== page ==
“Nobody believes anymore what Mr. Bush is saying,” he said.

Others gave a less scathing assessment. Saeed al-Marouei, 27, an associate at a development firm who attended the speech Sunday afternoon in Abu Dhabi, said that he believed Bush was sincere and that he agreed with some of what Bush said.

But he voiced doubt that Bush’s words on democracy would resonate in the region. “You can’t expect nations to do things they don’t want to do,” he said. “We need at least 50 to 80 years to achieve true democracy. But it will not happen overnight.”

As he tours the region, Bush has been careful to note that freedom and democracy may take different forms, not all of which will look like an American-style system. He has also praised several of the rulers he has met: At a roundtable discussion on democracy Saturday with leading Kuwaiti women, Bush noted that the emir had told him he did not regret allowing women to vote.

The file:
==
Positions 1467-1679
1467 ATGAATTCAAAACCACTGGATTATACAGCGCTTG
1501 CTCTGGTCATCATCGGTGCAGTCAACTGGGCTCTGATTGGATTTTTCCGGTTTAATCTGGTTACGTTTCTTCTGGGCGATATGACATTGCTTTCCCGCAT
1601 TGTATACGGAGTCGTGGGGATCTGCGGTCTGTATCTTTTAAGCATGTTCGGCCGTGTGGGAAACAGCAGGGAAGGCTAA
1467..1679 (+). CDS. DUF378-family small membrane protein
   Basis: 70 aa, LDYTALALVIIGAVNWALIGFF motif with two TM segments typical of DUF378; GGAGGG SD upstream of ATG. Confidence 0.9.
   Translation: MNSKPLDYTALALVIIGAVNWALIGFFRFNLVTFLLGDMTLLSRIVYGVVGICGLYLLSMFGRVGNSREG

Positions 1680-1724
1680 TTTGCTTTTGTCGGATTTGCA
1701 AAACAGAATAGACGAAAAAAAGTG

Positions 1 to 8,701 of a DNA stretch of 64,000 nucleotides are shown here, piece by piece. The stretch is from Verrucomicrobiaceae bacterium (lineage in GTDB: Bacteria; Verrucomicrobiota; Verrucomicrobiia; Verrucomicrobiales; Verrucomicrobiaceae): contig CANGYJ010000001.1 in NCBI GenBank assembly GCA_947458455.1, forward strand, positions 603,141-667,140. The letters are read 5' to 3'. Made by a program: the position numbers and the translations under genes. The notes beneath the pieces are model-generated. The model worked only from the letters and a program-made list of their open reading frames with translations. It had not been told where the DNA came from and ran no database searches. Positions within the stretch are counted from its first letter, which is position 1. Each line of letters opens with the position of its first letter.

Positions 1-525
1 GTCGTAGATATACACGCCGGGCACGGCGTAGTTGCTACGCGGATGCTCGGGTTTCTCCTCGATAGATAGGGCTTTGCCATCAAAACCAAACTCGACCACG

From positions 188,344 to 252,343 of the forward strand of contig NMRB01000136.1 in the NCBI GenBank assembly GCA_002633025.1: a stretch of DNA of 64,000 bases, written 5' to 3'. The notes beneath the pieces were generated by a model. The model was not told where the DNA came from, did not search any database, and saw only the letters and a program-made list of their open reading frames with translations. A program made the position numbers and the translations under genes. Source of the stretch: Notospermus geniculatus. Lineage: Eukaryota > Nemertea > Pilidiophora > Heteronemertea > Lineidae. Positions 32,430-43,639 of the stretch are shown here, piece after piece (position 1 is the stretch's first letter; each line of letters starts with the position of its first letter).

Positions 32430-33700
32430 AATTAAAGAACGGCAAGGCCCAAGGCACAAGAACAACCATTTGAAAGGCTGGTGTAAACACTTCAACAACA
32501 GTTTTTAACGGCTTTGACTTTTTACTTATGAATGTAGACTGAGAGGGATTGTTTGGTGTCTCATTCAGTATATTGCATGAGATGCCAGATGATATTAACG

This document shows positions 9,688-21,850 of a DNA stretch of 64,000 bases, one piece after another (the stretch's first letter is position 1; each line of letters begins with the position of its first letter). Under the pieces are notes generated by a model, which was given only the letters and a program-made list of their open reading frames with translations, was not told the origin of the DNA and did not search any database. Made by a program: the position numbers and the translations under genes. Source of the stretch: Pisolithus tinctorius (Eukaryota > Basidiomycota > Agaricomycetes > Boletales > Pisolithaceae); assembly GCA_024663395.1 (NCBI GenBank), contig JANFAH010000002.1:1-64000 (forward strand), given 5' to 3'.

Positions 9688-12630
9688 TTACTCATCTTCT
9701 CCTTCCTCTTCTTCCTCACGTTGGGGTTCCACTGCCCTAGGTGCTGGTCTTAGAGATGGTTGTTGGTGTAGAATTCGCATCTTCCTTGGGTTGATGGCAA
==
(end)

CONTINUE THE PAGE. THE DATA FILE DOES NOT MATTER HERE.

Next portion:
During a stately arrival ceremony Saturday at Sakhir Palace in Bahrain, Bush praised King Hamad bin Isa al-Khalifa for holding two elections since 2000 and noted that in 2006, a woman was elected to parliament for the first time. Activists complain that the parliament is manipulated by the royal family and say the government discriminates against the country’s Shiite majority.

“Your Majesty,” Bush said, “I appreciate the fact that you’re on the forefront of providing hope for people through democracy.”

How leaders in the region are reacting to Bush’s message, however politely delivered, is far from clear. Before his trip, a senior administration official predicted it would not go down well in some countries.

White House press secretary Dana Perino, who has sat in on some of the president’s meetings, said she believed his message is being well-received “The idea of more openness is one they have told the president they recognize will help them in the future,” she said Sunday.

Carl Gershman, president of the National Endowment for Democracy, said the Middle East is the most difficult place in the world to advance democracy. “Bush had a lot to do with unleashing a debate in the region,” he said. “Even when he appears to be retreating from the agenda, he is contributing to the debate.”